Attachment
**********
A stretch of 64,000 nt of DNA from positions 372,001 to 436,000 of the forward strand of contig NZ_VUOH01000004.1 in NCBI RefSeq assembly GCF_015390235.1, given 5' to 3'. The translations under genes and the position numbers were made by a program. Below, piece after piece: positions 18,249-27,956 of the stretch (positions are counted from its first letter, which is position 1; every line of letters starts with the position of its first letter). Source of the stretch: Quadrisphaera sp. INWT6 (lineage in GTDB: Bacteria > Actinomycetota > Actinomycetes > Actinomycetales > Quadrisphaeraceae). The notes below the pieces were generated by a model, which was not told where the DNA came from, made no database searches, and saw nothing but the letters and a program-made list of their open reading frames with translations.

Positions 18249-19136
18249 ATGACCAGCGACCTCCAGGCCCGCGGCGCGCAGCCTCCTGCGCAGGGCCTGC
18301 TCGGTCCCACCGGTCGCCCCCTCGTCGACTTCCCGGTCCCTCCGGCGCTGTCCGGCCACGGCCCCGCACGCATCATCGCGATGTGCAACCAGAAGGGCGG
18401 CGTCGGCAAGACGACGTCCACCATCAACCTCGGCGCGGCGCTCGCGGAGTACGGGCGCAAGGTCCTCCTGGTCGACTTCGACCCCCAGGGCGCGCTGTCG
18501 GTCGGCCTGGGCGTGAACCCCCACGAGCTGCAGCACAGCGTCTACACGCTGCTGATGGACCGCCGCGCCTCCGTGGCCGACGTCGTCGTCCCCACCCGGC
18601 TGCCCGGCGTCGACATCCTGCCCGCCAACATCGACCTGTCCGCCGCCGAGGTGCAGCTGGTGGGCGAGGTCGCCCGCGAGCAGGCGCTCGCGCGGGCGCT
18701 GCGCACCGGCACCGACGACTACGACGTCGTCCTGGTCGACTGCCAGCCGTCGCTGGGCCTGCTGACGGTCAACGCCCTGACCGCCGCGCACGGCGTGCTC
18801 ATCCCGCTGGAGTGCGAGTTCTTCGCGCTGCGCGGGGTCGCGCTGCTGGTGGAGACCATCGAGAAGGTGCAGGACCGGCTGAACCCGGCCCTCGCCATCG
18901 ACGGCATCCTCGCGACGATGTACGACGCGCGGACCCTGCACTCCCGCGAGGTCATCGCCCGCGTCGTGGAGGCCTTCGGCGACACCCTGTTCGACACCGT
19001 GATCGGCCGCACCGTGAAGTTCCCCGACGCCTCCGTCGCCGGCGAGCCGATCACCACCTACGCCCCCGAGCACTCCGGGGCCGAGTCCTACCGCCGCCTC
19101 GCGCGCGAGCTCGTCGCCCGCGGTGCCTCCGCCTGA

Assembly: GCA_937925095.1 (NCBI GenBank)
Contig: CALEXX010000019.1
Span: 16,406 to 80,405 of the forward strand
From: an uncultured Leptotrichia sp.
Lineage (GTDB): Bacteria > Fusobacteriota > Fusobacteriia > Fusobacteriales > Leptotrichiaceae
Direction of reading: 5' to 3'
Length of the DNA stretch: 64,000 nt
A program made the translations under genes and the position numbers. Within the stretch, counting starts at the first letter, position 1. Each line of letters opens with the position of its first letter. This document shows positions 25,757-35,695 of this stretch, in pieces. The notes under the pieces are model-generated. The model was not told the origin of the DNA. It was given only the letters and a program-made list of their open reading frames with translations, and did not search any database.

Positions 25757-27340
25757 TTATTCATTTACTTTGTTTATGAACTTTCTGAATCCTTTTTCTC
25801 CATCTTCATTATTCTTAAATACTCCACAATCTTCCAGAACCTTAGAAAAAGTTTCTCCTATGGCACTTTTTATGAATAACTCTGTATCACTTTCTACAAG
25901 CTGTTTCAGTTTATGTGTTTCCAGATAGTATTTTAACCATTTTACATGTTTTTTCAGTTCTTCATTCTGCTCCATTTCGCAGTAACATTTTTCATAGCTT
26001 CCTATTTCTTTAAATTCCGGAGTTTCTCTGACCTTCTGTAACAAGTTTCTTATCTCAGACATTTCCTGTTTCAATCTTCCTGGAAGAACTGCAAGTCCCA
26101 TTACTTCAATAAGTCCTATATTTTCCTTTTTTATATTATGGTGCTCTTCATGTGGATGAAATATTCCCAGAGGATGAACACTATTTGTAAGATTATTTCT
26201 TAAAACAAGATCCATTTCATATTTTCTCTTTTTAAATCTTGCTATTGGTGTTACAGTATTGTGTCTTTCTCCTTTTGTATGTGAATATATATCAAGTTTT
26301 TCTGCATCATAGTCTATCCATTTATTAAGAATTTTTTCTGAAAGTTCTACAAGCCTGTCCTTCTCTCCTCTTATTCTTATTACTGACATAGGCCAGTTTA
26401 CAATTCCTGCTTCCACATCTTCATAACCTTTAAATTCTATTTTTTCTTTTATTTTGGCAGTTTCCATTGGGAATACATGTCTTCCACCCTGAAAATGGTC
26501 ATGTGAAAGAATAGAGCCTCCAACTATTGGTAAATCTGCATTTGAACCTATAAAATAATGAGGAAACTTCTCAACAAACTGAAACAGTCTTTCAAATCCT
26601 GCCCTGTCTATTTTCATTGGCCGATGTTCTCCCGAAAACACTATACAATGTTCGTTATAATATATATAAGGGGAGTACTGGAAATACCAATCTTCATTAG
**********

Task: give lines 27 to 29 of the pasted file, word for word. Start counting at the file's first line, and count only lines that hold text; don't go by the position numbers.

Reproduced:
26201 TAAAACAAGATCCATTTCATATTTTCTCTTTTTAAATCTTGCTATTGGTGTTACAGTATTGTGTCTTTCTCCTTTTGTATGTGAATATATATCAAGTTTT
26301 TCTGCATCATAGTCTATCCATTTATTAAGAATTTTTTCTGAAAGTTCTACAAGCCTGTCCTTCTCTCCTCTTATTCTTATTACTGACATAGGCCAGTTTA
26401 CAATTCCTGCTTCCACATCTTCATAACCTTTAAATTCTATTTTTTCTTTTATTTTGGCAGTTTCCATTGGGAATACATGTCTTCCACCCTGAAAATGGTC